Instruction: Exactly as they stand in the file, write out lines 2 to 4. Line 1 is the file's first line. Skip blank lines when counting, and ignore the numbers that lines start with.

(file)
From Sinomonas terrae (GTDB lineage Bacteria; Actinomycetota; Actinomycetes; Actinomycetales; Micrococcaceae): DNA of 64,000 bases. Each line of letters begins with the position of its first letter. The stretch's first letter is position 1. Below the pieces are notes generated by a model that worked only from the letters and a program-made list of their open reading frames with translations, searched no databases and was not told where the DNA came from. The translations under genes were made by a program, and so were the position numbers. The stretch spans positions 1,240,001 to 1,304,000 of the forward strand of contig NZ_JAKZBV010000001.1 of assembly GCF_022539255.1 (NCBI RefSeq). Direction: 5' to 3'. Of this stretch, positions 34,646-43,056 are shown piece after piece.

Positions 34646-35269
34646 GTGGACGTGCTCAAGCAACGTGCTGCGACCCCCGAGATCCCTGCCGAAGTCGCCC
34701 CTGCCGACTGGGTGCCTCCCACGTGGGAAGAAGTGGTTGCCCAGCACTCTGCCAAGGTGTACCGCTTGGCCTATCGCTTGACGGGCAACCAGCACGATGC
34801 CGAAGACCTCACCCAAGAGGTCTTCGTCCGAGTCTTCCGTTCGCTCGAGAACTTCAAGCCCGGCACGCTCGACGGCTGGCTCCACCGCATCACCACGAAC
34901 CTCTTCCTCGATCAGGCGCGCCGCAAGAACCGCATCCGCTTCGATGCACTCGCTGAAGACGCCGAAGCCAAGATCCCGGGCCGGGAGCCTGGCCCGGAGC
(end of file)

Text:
Positions 34646-35269
34646 GTGGACGTGCTCAAGCAACGTGCTGCGACCCCCGAGATCCCTGCCGAAGTCGCCC
34701 CTGCCGACTGGGTGCCTCCCACGTGGGAAGAAGTGGTTGCCCAGCACTCTGCCAAGGTGTACCGCTTGGCCTATCGCTTGACGGGCAACCAGCACGATGC